oppn parties POCSO Act Cannot be Extended to Mentally Retarded Adults

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POCSO Act Cannot be Extended to Mentally Retarded Adults

By Sunil Garodia
First publised on 2017-07-27 21:08:52

About the Author

Sunil Garodia Editor-in-Chief of indiacommentary.com. Current Affairs analyst and political commentator. Writes for a number of publications.
The Supreme Court has refused to extend the scope of Prevention of Children from Sexual Offences Act (POCSO), 2012 to mentally retarded adults. This is a correct stance as the judges themselves stated that it would amount to judicial overreach as well as it would try to bracket mentally retarded persons in a pre-set chamber whereas the disease has many angles and has to be examined technically.

The case on hand was that of a 38-year old suffering from cerebral palsy who was raped. The father of the victim contented before the court that since his daughter had the mental age equivalent to a “6 or 8 year old child,” her case should be tried according to provisions in the POCSO Act. The judges categorically stated that it was not the intention of the legislature to have such cases tried under the POCSO Act.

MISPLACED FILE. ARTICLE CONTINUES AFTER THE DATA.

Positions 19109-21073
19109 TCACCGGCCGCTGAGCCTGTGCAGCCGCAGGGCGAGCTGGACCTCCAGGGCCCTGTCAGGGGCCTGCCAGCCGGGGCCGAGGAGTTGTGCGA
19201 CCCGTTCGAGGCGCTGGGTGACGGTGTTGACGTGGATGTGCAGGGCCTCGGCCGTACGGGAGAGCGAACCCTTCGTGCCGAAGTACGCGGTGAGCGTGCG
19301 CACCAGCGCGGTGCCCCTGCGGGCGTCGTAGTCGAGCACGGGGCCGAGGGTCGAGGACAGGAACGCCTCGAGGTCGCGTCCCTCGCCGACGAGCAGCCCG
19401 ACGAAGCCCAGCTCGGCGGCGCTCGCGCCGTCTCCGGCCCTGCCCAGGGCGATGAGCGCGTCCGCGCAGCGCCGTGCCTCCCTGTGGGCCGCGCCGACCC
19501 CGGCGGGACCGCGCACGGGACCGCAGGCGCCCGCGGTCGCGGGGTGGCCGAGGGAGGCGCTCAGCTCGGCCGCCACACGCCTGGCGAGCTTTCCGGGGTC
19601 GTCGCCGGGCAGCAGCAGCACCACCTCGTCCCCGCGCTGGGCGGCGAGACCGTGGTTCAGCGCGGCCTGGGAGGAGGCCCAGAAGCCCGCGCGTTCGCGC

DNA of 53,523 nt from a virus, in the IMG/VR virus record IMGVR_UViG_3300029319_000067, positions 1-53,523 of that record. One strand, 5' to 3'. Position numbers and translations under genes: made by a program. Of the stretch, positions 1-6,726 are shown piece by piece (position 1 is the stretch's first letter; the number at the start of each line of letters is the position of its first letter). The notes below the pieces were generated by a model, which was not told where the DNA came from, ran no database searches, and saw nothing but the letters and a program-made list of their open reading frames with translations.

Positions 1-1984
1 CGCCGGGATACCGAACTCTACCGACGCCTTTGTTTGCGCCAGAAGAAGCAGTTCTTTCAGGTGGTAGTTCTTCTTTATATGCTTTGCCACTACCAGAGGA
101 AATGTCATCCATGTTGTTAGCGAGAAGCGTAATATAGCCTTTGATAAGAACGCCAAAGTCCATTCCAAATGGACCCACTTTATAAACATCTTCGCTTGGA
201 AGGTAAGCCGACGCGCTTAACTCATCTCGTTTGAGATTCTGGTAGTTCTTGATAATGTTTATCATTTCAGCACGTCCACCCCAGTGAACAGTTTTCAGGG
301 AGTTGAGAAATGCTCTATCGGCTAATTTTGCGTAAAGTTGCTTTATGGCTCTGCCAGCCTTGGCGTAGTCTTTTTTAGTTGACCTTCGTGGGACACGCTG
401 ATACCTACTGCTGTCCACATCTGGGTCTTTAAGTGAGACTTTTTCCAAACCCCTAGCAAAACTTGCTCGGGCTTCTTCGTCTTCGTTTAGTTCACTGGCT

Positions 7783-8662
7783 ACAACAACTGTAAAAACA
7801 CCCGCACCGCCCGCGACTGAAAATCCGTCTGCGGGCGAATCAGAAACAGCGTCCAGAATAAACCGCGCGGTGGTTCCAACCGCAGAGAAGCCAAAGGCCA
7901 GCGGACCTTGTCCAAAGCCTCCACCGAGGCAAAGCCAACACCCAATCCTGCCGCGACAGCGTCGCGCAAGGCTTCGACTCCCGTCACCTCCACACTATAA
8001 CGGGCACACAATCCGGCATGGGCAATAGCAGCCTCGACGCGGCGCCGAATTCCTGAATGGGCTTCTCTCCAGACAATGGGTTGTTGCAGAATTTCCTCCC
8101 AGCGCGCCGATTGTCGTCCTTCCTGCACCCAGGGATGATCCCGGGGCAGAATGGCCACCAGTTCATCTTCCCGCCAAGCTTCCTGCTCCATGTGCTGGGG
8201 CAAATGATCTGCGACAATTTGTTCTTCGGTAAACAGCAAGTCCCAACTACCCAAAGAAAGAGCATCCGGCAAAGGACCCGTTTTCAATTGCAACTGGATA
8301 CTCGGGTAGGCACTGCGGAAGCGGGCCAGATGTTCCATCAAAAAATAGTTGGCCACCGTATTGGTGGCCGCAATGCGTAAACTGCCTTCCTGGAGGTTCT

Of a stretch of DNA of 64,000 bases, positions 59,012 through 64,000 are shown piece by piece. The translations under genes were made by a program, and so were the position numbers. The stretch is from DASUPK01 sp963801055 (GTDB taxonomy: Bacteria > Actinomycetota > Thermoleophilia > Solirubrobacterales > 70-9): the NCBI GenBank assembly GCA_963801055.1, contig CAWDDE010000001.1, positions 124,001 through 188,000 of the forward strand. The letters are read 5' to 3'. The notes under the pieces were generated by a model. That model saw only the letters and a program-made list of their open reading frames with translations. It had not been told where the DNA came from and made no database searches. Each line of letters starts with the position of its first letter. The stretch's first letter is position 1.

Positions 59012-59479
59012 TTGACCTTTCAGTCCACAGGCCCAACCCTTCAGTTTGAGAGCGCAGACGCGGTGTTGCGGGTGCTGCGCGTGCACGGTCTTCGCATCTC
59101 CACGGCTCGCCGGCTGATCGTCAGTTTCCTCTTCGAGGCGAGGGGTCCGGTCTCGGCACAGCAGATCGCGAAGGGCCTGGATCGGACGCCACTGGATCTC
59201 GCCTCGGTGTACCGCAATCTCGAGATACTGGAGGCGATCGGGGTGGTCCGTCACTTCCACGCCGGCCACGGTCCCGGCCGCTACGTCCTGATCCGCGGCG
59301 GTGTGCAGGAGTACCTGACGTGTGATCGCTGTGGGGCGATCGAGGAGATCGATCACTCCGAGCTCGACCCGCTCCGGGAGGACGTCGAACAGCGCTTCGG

The court took pains to explain that the underlying theme behind the POCSO Act was to prevent children who were physically under 18 years of age from predators who, taking advantage of their lack of understanding of the situation and often through their position of trust molested them sexually. The court said it was upon the legislature to examine various facets and decide whether sexual crimes against mentally retarded adults having the mental age of a child below 18 could be tried under the Act.

The POCSO Act was enacted specifically to protect children under the age of 18. Although it is debatable whether the 18-year threshold is correct in this age and time, the idea behind the act is clear. Hence, if it was extended to mentally retarded adults, the focus of the act would get diluted. There is no doubt that cases of sexual crimes against such persons cannot be tried normally as the victim is incapable of providing evidence like a normal person. Hence, there should either be a separate law to deal with such cases or the Supreme Court should issue guidelines that the lower courts must adhere to while dealing with such cases. But these cases cannot, and should not, be tried under POCSO Act, nor should the Act be amended to include such cases within its ambit.